By the time the first Web 2.0 conversations started, the first incarnations of MP3.com and Napster were both effectively history. Neither of them was particularly well liked by the music industry, for reasons that feed into Web 2.0 but aren’t critical to the comparison between them. Their business stories share a common thread of major shift in the way music is distributed, but the way they went about actually transferring music files was very different, mirroring the Akamai/BitTorrent story in many ways.
Some of the technical patterns illustrated by this comparison are:
Software as a Service
The Synchronized Web
Declarative Living and Tag Gardening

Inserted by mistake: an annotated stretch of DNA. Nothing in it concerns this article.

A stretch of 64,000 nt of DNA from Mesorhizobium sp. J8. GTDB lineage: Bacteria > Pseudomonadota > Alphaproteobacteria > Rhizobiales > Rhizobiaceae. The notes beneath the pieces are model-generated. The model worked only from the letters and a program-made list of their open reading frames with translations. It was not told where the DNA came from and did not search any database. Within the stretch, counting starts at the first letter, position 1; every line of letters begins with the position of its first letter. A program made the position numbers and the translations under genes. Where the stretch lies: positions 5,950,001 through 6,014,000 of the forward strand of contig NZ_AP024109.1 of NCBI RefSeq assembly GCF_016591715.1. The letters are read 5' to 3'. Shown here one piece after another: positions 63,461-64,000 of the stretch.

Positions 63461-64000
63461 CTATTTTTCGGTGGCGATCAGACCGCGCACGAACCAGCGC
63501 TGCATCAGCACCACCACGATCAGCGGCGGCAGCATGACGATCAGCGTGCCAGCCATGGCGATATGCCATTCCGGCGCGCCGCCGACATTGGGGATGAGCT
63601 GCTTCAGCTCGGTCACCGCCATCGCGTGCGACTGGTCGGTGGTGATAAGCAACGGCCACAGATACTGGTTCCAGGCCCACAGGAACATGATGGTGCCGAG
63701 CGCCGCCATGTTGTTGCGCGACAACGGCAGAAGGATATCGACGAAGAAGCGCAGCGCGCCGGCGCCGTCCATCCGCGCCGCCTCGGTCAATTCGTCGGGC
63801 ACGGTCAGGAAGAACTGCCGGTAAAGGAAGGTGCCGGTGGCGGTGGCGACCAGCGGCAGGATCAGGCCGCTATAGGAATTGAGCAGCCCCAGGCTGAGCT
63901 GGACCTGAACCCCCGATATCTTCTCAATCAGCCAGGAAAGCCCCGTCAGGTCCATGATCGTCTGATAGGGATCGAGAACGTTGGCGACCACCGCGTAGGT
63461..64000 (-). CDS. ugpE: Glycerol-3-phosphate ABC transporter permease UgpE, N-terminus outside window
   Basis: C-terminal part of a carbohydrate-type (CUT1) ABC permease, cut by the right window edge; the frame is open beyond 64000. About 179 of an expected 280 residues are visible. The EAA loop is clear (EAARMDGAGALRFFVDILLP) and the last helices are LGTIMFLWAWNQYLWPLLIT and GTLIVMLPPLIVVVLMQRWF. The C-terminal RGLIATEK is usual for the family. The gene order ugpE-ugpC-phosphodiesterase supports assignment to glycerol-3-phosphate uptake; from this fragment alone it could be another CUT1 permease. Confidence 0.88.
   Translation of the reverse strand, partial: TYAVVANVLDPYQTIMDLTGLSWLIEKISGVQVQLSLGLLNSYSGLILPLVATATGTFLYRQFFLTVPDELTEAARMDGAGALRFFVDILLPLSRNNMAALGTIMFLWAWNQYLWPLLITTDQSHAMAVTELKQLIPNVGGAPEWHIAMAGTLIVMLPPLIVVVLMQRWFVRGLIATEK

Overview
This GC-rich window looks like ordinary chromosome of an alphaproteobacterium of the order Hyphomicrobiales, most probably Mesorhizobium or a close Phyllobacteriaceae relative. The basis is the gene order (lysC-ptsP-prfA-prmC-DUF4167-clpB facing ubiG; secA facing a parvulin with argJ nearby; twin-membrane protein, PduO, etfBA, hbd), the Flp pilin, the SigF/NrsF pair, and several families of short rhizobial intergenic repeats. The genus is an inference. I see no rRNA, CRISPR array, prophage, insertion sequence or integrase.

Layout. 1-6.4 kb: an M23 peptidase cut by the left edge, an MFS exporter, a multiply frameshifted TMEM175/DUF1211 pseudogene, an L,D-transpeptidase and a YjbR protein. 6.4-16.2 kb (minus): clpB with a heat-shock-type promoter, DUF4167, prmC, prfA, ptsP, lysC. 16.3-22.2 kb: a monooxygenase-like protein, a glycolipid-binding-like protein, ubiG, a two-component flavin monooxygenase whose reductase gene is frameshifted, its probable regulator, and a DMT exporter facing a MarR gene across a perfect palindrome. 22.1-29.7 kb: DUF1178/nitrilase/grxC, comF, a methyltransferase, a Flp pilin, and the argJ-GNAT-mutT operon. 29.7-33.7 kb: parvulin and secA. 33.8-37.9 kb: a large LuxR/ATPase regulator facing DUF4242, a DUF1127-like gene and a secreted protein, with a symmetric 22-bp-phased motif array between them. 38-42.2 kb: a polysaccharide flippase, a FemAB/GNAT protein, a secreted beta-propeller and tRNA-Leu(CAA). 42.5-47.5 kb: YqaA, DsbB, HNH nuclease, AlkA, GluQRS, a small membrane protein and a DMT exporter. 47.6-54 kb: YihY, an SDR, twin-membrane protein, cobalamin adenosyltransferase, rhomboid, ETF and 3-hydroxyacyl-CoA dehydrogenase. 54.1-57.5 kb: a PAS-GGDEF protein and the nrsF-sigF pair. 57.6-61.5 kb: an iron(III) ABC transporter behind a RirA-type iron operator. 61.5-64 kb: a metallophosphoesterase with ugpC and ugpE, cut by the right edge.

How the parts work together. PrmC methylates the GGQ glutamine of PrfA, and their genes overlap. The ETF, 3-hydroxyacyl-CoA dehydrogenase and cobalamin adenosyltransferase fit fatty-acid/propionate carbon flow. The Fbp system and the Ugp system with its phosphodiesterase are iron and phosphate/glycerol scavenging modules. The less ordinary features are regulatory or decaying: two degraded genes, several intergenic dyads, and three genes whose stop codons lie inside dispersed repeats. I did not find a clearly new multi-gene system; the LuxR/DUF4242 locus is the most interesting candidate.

Persistent Rights Management
You can find more information on these patterns in Chapter 7.
The music industry has historically been composed of three main groups: those who create music (writing, recording, or producing it); those who consume it; and those who are part of the conventional recording and music distribution industry, who sit in the middle (see Figure 3-8).
Figure 3-8. Conventional music industry model
Historically, music publishing and distribution has been done via physical media, from 78s to CDs. If you abstract the pattern of this entire process, you can easily ...